Russian President Vladimir Putin on Monday ordered his country's Defense Ministry to send troops into the Russian-separatist-controlled Donetsk and Luhansk People's Republics in Eastern Ukraine, whose independence Putin formally recognized in a speech given just hours earlier.
This latest provocation is another escalation in what could be the largest military offense in Europe since World War II.
According to reporting in "The New York Times," Putin issued decrees for "peacekeeping functions" to protect Russian-speaking residents, although "it was not immediately certain whether the Russian troops would remain only on the territory controlled by the separatist republics, or whether they would seek to capture the rest of the two Ukrainian regions whose territory they claim."
And "it was unclear if a long-feared Russian full-scale invasion of Ukraine had begun. The separatists might have invited Russian forces in, but neither Ukraine nor the rest of the world views the so-called republics as anything but Ukrainian territory," the "Times" wrote.
Putin's motives, however, are much less ambiguous. For Putin, reclaiming the former Soviet Union's defunct borders is personal.
"By seeking to redraw the post-Cold War boundaries of Europe and force Ukraine back into Moscow's orbit, Mr. Putin is attempting nothing less than to upend the security structure that has helped maintain an uneasy peace on the continent for the past three decades," the "Times" explained. "Now edging toward the twilight of his political career, Mr. Putin, 69, is determined to burnish his legacy and to correct what he has long viewed as one of the greatest catastrophes of the 20th century: the disintegration of the Soviet Union."
Putin also maintains that the North Atlantic Treaty Organization's eastward expansion over the last four decades represents an existential security threat to Russia. Ukraine, a democracy that is not a NATO member, is the lone buffer between Russia and the Western alliance.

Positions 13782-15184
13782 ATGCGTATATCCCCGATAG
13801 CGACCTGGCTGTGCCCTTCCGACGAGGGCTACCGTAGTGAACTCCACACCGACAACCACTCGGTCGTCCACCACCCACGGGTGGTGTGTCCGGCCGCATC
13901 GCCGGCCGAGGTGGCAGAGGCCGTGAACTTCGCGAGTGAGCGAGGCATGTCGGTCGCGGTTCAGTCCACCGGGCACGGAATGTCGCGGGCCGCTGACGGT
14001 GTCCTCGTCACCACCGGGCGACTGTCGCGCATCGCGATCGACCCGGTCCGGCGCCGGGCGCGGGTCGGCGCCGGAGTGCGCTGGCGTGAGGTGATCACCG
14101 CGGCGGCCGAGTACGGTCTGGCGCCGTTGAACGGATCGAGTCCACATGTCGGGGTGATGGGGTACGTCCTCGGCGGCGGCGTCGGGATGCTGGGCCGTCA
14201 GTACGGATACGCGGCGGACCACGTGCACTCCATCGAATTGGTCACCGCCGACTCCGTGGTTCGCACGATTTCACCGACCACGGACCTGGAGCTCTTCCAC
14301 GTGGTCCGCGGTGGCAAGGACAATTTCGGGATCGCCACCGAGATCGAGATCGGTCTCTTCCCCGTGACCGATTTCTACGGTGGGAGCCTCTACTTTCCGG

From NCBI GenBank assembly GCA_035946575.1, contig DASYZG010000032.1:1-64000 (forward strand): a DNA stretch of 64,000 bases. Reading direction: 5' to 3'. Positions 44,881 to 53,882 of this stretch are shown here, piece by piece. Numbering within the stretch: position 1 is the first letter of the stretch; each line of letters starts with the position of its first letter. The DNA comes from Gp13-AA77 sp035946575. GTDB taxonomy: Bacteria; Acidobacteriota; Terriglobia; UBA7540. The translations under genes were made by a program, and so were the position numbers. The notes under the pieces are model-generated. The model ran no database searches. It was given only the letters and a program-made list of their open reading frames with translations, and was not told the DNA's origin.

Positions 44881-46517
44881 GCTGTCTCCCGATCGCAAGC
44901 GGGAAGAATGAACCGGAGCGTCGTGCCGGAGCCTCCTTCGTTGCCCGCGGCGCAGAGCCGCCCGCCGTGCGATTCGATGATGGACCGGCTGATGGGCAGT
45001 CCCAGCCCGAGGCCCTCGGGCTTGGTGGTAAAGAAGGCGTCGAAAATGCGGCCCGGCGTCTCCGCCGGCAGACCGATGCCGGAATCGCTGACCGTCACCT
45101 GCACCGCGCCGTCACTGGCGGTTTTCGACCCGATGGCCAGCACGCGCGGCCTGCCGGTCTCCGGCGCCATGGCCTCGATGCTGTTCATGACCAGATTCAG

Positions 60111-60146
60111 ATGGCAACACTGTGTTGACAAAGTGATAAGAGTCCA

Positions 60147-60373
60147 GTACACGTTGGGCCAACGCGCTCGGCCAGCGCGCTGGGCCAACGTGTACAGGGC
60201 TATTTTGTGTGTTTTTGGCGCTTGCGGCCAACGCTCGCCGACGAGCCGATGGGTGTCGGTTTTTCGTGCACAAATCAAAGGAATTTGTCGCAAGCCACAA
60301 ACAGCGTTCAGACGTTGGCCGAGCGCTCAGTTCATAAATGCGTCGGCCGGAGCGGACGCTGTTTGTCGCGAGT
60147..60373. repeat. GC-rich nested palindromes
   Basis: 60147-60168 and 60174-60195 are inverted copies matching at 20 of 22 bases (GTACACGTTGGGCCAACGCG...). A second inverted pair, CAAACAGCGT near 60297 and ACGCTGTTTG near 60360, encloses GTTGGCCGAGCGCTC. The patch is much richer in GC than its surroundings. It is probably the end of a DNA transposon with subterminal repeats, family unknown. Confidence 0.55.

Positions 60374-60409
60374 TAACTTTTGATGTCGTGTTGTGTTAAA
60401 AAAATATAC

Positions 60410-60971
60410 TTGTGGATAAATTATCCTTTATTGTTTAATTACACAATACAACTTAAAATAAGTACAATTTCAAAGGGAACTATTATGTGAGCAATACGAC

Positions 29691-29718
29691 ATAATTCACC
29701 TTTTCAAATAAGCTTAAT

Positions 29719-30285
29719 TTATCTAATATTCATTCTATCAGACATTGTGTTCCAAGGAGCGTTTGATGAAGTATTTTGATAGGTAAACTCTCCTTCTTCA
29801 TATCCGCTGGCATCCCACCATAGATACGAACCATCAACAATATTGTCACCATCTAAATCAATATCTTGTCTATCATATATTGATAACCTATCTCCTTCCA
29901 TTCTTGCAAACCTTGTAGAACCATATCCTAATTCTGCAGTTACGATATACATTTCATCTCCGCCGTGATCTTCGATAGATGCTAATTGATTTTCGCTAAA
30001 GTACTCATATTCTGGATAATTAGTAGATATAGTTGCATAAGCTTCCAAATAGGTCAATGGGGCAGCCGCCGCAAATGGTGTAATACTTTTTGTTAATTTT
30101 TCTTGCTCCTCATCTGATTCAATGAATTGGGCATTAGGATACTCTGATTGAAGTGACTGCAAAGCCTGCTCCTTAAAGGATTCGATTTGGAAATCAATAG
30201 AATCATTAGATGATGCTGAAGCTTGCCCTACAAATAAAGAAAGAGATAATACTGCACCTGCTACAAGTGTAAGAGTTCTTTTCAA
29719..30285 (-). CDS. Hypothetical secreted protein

As for his end game, Putin, the "Times" noted, "appears intent on winding back the clock 30 years, to just before the collapse of the Soviet Union."
On Monday evening, "The Washington Post" Editorial Board stressed that Putin's "true reason to target Ukraine is not Russian national security but preserving his own power in Moscow, which would be threatened by a successful democratic experiment in a former Soviet republic of Ukraine's size and cultural importance."
Now that Putin has formally deployed combat forces into Ukraine, the "Post" editors recommended that the United States and the European Union impose crippling economic sanctions onto Russia immediately.
"After Monday, it is unfortunately clear that Mr. Putin has not been deterred, war is likely, and there is no longer any reason to wait in imposing sanctions — even extending them beyond the breakaway regions, which the White House immediately targeted," the Board concluded. "That would be the first step in decisively responding to this geopolitical crisis, but it can hardly be the last."